regulatory T cell population, suppressive CD4+
T cells could not be transferred from mice bearing day-12 tumors. In fact, CD4+
T cells taken from these mice appeared to be inefficient suppressors compared with their naive counterparts. This suggests that tumor growth primes a population of activated CD4+
T cells that participates in tumor immunity, implying that CD4+
T cells isolated from tumor-bearing mice contain a mixed population with different functions. The fact that CD4+
T cells from tumor-bearing mice did not significantly enhance tumor rejection also supports the conclusion that T helper cells were activated and, therefore, were present in the CD4+
population. In any case, CD4+
T cells from naive mice were potent suppressors in vivo after adoptive transfer, without requiring preexposure to tumor. The antigen specificity of the relevant CD4+
T cells within this population remains to be determined, but the finding that regulatory T cell expansion is driven by presentation of self peptides (45
) presents the intriguing possibility that these cells may recognize melanocyte differentiation antigens. In this case, precursor regulatory T cells might not require a priori activation by tumor because these antigens are already expressed by normal cutaneous melanocytes in hair follicles.
One fundamental characteristic of concomitant immunity to tumors and pathogens is the observation that progression of primary tumors or lesions is unaffected by the developing host immune response. For instance, in the case of concomitant immunity to Leishmania major
T cells resident in the primary lesion prevent local immune reactions, while maintaining antigen persistence for priming of systemic immunity (46
). In contrast, concomitant immunity to B16 only proceeds in the absence of preexisting host suppressor cells and, therefore, the presence of a local suppressive environment involving CD4+
T cells only within primary but not challenge tumors is unlikely. Furthermore, significant numbers of tumor-reactive, specific CD8+
T cells are present in lymph nodes draining primary tumors, suggesting that primary tumors can be vulnerable to host immunity under the right circumstances. Indeed, we have observed decreased growth of primary tumors in mice with certain types of concomitant immunity, particularly in those treated with DTA-1 mAb and in T cell–reconstituted RAG1−/−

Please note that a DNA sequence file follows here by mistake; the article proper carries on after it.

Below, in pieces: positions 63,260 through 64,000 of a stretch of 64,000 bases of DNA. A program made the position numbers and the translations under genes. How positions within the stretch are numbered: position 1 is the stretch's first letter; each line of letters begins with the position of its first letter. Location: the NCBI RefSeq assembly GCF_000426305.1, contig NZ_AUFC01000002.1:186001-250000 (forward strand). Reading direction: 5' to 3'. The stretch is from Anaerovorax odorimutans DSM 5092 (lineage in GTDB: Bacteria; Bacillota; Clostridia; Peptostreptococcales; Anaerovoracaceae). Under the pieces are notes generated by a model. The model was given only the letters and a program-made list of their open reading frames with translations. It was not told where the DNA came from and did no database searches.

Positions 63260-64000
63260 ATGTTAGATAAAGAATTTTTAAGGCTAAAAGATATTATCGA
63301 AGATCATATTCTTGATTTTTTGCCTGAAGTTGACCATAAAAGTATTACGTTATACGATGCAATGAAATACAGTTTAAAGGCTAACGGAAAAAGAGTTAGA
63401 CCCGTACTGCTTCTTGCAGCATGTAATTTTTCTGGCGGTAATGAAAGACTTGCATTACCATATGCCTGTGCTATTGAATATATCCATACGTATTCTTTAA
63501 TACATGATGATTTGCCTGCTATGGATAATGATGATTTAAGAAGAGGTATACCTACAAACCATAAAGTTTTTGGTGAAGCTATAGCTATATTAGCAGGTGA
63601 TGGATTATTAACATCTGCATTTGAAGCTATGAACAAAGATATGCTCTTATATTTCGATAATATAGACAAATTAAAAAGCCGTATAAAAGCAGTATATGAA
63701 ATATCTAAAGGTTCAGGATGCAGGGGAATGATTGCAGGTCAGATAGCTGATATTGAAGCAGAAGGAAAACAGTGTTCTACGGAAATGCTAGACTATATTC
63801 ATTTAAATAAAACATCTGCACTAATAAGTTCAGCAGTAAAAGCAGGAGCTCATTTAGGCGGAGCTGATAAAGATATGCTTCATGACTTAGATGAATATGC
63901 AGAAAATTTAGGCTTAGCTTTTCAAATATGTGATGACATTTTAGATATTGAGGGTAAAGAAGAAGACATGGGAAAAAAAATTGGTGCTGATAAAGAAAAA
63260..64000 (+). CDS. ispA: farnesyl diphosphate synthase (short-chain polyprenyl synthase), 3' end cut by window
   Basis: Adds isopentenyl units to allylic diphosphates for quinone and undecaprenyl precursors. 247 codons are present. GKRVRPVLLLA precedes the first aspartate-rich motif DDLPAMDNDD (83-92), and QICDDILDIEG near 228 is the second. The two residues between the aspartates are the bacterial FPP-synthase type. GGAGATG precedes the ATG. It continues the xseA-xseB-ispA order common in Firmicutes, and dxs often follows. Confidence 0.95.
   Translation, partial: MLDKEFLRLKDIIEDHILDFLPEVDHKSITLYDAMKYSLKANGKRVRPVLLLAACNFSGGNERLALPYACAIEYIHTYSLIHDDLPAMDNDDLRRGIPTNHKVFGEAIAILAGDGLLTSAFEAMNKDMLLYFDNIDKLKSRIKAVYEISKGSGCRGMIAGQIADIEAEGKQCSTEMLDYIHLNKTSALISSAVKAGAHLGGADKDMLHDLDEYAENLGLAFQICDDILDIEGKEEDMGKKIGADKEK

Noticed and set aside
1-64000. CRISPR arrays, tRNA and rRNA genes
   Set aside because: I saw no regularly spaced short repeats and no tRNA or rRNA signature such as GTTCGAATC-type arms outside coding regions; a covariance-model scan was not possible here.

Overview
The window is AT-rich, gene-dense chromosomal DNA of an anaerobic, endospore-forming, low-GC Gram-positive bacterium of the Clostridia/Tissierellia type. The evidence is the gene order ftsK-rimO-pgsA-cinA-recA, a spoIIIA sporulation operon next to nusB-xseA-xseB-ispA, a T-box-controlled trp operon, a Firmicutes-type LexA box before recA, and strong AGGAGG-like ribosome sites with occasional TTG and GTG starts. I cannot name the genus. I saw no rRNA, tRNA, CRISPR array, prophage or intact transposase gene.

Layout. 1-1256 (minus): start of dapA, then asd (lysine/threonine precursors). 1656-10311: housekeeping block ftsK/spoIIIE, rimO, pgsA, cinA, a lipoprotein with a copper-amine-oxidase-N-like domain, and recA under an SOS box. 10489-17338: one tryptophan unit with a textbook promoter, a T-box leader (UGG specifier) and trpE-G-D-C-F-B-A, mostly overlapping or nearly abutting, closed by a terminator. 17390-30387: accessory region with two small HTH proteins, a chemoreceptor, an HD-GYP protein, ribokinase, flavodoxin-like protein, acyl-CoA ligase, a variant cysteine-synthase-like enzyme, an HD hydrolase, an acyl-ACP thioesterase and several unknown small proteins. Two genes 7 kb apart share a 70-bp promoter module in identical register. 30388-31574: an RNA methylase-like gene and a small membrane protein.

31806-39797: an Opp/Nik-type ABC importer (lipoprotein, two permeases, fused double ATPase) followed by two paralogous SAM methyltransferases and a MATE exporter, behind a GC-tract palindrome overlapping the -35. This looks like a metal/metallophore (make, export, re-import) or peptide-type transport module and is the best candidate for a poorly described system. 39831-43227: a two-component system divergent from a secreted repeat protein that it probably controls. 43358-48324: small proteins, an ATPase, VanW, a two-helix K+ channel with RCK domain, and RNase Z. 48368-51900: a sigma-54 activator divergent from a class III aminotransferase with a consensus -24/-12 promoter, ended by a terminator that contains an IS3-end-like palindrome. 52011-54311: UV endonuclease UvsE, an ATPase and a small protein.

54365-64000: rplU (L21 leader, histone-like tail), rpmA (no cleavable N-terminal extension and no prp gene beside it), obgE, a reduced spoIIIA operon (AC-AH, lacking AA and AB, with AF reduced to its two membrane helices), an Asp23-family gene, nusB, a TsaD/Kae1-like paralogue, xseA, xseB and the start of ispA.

mice lacking only the CD4+
population. DTA-1 mAb might activate effector cells in addition to inhibiting suppressors, whereas in the case of RAG1−/−
recipients, emerging T cell homeostasis could skew the response strongly to tumor immunity. Although participation of local CD4−
suppressors (such as tumor-associated macrophages) cannot be ruled out, our observation that most primary tumors continue to grow in the face of rejection of challenge tumors likely reflects the fact that these tumors are established with stroma and vasculature before CD8 immunity is primed and, therefore, are more formidable targets for host immunity compared with tumor cells given on day 6. In summary, these studies illustrate the requirements for generating concomitant immunity to a progressive, poorly immunogenic tumor. Our finding that B16 tumors rapidly immunize hosts that lack the CD4+
regulatory T cell population demonstrates the central role played by these cells in the blockade of tumor immunity in this melanoma model. The fact that this concomitant immune response recognizes melanocyte differentiation antigens is consistent with an important role for shared, unaltered self antigens in rejection of poorly immunogenic, spontaneous tumors.